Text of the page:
The state of Victoria is more than just Melbourne and the Great Ocean Road. Just three hours' drive from Melbourne is The Grampians, a national park and nature reserve. It's known for its sandstone mountains warped into rocky, oddly shaped outcrops as well as the many trails (there are over 50), waterfalls, wildflowers in spring and wildlife including wallabies and echidnas. The best time to visit the Grampians is spring and early summer when the wildflowers are in abundance and when the waterfalls will be at their most powerful and impressive. There's a fantastic Aboriginal Cultural Centre here, documenting the Koori people's connection with the area that dates back over 20,000 years – and you can also see some fantastic Koori rock art sites.
MacKenzie Falls waterfall at Grampians National Park, Victoria, Australia © Double Blind Photography/Shutterstock
- Hollow Mountain Walk
- The Pinnacle Walk
- Boronia Peak Walk
- The Bainggug Walk
- Mt Sturgeon (Wurgarri) Walk
- MacKenzie Falls
- Reeds Lookout/The Balconies
- Boroka Lookout
- Pinnacle Lookout
- Mt William
Glass House Mountains, Queensland
These 11 isolated pinnacles jut out of the Sunshine Coast's landscape so oddly and dramatically that it's not difficult to see why they've caught the attention of many. Only an hour north of Brisbane, Captain Cook named them the Glass House Mountains because of their "shape and elevation", but it's the Aborigine people who have the most significant connection to these stark rock formations. To them, each one represents a family member fleeing from the incoming tide, now immortalised in rock and forever telling the story.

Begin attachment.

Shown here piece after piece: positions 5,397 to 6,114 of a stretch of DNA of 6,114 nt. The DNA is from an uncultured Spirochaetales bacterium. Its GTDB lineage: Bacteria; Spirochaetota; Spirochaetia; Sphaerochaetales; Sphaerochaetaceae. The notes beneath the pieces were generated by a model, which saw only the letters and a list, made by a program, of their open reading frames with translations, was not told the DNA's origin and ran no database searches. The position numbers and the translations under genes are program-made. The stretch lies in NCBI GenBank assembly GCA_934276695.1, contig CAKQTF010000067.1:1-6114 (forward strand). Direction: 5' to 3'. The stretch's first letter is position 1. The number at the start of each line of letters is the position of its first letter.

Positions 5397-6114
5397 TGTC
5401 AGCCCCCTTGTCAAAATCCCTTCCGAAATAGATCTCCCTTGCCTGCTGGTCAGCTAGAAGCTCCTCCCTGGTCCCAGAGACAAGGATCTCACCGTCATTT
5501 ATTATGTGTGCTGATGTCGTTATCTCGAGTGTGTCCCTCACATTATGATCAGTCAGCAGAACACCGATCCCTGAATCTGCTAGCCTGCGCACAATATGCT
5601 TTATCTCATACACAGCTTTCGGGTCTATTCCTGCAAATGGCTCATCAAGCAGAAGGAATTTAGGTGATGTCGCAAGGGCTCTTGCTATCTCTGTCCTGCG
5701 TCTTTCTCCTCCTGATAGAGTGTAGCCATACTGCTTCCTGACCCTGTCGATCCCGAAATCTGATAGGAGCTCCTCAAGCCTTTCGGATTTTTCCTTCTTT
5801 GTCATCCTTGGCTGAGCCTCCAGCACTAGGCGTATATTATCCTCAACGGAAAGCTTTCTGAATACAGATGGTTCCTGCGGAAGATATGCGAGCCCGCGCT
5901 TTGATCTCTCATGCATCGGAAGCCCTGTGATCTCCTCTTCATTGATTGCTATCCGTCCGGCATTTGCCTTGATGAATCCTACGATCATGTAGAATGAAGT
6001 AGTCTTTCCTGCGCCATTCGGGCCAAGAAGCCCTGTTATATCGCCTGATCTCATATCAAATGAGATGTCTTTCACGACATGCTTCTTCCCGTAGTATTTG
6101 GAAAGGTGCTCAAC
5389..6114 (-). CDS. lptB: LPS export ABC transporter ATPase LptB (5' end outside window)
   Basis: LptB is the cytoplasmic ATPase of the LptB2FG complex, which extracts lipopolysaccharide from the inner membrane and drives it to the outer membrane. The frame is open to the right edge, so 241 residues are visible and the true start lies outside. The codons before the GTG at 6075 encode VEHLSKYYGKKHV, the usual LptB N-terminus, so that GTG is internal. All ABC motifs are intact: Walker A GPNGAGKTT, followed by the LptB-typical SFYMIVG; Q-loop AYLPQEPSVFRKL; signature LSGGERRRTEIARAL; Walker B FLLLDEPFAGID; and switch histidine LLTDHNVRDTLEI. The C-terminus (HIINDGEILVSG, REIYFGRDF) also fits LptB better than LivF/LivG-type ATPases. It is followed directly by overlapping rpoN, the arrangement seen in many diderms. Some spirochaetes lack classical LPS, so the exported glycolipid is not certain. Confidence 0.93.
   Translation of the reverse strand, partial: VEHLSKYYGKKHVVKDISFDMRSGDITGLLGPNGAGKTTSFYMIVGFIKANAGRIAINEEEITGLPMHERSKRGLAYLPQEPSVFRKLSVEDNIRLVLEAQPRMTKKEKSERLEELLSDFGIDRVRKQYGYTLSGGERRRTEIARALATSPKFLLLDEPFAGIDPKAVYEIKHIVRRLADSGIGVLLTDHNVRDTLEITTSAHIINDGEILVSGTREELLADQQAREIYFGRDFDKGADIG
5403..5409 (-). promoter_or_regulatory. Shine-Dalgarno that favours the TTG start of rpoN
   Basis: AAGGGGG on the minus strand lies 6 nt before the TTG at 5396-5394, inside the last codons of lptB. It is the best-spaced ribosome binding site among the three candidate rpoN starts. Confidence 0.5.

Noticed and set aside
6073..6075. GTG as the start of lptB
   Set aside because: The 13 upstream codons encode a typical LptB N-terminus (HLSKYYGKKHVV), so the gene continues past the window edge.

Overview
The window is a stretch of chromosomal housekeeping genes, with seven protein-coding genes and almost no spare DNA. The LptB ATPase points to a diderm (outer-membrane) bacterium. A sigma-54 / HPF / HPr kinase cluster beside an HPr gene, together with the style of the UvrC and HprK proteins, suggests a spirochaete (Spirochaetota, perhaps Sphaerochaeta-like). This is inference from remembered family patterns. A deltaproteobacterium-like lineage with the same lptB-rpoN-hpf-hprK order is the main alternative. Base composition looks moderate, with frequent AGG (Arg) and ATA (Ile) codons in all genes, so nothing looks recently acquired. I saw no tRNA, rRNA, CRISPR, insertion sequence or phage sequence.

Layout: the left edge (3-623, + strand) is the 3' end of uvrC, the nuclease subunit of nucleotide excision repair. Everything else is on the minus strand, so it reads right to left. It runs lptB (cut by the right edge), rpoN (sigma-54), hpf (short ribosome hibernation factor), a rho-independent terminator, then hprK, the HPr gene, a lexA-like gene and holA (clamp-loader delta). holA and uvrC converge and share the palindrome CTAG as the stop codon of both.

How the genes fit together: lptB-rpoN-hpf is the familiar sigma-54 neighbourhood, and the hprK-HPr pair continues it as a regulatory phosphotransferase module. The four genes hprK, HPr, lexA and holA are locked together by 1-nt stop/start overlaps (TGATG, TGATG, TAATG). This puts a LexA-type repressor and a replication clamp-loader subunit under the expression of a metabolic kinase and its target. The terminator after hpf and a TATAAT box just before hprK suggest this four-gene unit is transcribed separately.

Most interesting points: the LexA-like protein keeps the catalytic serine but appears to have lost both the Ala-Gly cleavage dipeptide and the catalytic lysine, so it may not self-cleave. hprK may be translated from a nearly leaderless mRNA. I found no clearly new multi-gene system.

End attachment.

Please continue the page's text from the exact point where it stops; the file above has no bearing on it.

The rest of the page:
View of Mountains Beerwah and Coonowrin in Glass House Mountains region in Queensland, Australia © Alizada Studios/Shutterstock
- Mount Ngungun Summit Walk
- Mount Tibrogargan
- Mount Coonowrin
- Mount Beerwah
Bluff Knoll, Western Australia
The highest peak of Western Australia's Stirling Range, Bluff Knoll frequently tops lists as one of the best hikes in Australia. Given that this one area has more plant species than the entirety of Britain and is known for its soaring cliffs, a visit here will be full of varied and astonishing views. You'll pass by creeks, eucalyptus woodland and craggy cliff-faces, ending up 1,099 metres above sea level. Bluff Knoll also refers to a hiking trail as well as the mountain itself – a 6km round trip popular with locals and tourists alike.
Bluff Knoll, Western Australia © Janelle Lugge/Shutterstock
- Bluff Knoll hike
- Talyuberlup hike
- Mount Trio hike
- Mount Hassell hikes
- Summit of the Bluff Knoll hike
Top image: Three Sisters, Blue Mountains, Australia © Visual Collective/Shutterstock